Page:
A balanced executive-legislative relationship is vital for strengthening the role of parliament. If a country vests excessive powers in the hands of the executive branch it, therefore, lacks the proper checks and balances a strong parliament could provide. Anthony King14 identifies a number of modes of executive-legislative relations of which the intra-party and the opposition mode are considered politically significant. However, in both cases, government backbenchers can contribute greatly. King mentions that government backbenchers are the most important members in the House. Similarly Ahmed has written that “The more government backbenchers are willing to dissent from the government and its policies, the more likely is the prospect of parliament being assertive.”15 More specifically, party control deters backbenchers from playing the role of dissident in House politics. Backbenchers follow the party line due to the fact that their future depends on the party’s prospects. In fact, parties are the prime movers in electoral politics.16

One way of breaking the party monopoly is for individual politicians to develop personal reputations distinct from those of their party. Furthermore, electoral rules outline the extent to which individual politicians can benefit electorally by developing personal reputations distinct from those of their party.17 It is noteworthy that the electoral politics of Japan make candidates dependent on their respective parties. Carey and Shugart proposed an ordinal scoring system of electoral systems according to the incentive to cultivate a personal reputation. According to their theory candidates have the opportunity to cultivate a personal vote.18 Legislators can maintain their own personal campaign organizations (koenkai) in Japan. However, one has to take into account the electoral system. Personal reputation is least important under a closed list system. Under this situation, parliamentarians are not free from party control, unless the parties allow them to engage in debates without restraint.

Party Control and the need for Bipartisanship

The Japanese legislative process is in need of bipartisanship. Parliament’s role is reduced when the ruling party and opposition do not find anything positive in each other’s proposals. If the legislators simply follow their party direction, the passage of government bills in the House becomes ceremonial. More importantly, a partisan atmosphere lessens the viscosity of the parliament—its capacity to resist, change, or block the executive branch’s legislative proposal.

Bipartisanship, as this article argues, can be built up at the party level and the individual level. At the party level, bipartisanship is synonymous with consensuality. The Japanese Diet shows a number of instances of consenses. For example, the bill regarding the amendment of the electoral law was approved in the Special Committee on Election System with the support of ruling and opposition parties.19 The Non-Profit Organization (NPO) bill became law on March 19, 1998, with the unanimous support of all the political parties. The bill to provide financial and other necessary support to those who had been abducted by North Korea and who returned in Japan was another good example in this regard. The bill was introduced by the chairman of Health, Labor and Welfare Committee of the House of Representatives and was enacted unanimously in the 155th extraordinary session. Two North Korean sanctions bills were enacted in 2004 with the support of ruling parties and Democratic Party of Japan (DPJ), the biggest opposition in the House and the same thing happened to the bill to establish special zones for structural reform which was enacted in the 155th extraordinary session. More recently (164th session, 2006) the ruling LDP, New Komeito, a member of the ruling coalition, and the opposition DPJ agreed to a bill regarding media regulations. However, at the individual level, such instances are, in fact, rare. Because the behavior of parliamentarians from the ruling and opposition parties alike is guided by party decision in Japan, there is little opportunity for the development of bipartisanship.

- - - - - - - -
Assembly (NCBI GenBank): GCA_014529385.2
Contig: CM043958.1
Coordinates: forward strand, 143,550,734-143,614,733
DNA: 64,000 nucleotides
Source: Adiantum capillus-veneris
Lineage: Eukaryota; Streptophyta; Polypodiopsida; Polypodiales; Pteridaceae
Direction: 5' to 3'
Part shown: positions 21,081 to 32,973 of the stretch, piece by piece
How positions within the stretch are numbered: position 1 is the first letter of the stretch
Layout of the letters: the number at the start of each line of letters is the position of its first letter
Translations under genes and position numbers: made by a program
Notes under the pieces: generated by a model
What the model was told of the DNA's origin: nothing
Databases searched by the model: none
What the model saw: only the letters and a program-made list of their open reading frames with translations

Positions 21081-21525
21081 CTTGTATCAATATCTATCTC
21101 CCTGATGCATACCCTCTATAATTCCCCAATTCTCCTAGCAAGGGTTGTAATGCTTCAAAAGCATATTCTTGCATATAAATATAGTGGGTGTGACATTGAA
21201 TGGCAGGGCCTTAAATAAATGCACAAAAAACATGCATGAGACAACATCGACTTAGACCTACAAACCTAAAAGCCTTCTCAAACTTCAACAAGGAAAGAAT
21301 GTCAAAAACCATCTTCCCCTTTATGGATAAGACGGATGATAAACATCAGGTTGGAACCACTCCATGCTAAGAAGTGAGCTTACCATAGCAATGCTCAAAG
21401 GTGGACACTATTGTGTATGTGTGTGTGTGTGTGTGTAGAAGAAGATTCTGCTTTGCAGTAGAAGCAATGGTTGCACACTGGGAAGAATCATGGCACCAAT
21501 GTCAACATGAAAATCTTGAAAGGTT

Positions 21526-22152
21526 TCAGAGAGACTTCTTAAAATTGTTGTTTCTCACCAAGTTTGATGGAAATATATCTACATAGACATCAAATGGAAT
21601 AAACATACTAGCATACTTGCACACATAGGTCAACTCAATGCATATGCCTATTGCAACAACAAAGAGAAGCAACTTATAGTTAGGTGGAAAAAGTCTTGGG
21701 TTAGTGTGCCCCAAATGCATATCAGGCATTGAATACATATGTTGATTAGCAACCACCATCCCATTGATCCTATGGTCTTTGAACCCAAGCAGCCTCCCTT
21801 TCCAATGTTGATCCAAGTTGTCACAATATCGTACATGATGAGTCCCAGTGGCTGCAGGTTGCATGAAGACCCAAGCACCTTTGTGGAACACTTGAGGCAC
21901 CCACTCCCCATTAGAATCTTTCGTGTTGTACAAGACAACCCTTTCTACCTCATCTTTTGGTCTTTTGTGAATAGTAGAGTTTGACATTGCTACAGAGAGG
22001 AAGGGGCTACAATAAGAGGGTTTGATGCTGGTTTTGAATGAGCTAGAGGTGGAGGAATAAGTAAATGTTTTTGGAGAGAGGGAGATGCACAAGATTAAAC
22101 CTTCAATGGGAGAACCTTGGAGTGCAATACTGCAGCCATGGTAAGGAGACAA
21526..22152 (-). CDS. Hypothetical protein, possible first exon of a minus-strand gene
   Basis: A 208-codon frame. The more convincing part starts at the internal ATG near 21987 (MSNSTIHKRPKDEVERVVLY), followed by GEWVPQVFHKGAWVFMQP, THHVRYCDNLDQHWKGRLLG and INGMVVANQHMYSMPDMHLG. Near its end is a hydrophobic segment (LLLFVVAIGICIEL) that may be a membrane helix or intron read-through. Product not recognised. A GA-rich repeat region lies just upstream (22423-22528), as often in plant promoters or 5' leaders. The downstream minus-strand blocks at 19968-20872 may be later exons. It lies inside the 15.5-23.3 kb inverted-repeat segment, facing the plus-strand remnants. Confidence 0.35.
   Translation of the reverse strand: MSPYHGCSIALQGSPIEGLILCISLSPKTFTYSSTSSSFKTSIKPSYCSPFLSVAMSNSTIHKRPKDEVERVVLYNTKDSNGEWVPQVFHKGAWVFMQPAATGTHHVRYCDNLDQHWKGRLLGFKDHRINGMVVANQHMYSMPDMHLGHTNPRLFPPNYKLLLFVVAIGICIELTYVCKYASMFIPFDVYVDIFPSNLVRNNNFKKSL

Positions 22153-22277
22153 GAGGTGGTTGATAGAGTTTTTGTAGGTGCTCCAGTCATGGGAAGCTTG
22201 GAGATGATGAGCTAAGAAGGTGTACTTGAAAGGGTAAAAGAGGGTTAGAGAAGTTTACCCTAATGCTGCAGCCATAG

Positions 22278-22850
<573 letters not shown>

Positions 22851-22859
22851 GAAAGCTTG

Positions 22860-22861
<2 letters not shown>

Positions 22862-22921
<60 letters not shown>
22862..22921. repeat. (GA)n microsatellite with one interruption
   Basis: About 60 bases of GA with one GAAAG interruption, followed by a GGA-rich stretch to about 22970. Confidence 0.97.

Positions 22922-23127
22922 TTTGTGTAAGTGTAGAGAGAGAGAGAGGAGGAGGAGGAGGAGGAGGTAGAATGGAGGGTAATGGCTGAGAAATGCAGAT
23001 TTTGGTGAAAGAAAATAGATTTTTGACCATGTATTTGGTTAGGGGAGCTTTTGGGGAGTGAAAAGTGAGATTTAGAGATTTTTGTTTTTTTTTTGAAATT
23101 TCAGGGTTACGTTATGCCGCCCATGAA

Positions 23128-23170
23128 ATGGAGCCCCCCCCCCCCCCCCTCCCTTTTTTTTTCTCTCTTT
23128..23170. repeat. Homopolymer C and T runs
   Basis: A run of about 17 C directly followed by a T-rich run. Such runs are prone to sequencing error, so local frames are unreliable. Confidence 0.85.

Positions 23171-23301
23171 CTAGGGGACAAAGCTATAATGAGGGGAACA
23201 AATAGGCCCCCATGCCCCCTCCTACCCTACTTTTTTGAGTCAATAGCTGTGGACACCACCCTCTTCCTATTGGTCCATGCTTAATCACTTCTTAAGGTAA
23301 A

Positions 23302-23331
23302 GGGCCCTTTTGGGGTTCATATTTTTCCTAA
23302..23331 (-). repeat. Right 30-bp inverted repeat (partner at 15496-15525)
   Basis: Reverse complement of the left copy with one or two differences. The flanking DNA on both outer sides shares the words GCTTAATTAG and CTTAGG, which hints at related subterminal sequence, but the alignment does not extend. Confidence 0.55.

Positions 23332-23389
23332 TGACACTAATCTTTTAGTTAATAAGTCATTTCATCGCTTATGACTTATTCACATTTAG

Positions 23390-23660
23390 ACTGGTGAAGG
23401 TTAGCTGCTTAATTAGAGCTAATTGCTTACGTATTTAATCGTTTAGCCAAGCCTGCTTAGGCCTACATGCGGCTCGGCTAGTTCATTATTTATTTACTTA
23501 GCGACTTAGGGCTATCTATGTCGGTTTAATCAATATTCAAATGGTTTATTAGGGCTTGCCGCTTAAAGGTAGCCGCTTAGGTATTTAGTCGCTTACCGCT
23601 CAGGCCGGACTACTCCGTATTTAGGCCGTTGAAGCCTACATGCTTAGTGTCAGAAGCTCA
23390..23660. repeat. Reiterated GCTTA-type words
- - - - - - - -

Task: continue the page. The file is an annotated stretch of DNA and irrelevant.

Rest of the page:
Consequence of Party Control over Professional Development of Diet Members

An informed membership is better able to contribute to policy matters in the Diet. Therefore, an expert and professional member is crucial for the effectiveness of the Diet as a whole and its committees. The Diet, in theory, offers the opportunity for legislators to develop expertise and professionalism throughout their parliamentary career. For example, committees are capable of offering parliamentarians a variety of incentives and opportunities, such as encouraging them to build up a more specialised knowledge of policy areas20, providing a means of keeping them busy and feeling useful,21 and granting them more active and fulfilling participation in the governing process.22 What is important in the above mentioned activities is the extent to which legislators are allowed to engage in free discussion in the Diet and its committees. If they are given freedom to a great extent, they would be encouraged to concentrate more on the policy issues, spontaneously express their opinion regardless of whether it corresponds to the party position or not. As a result, the process helps build an internal spirit of confidence, and makes the legislator more willing to be involved and take risks in the process. Professionalism means that the legislator is passionate about his or her parliamentary activities and free to decide what is best for the constituency and the nation.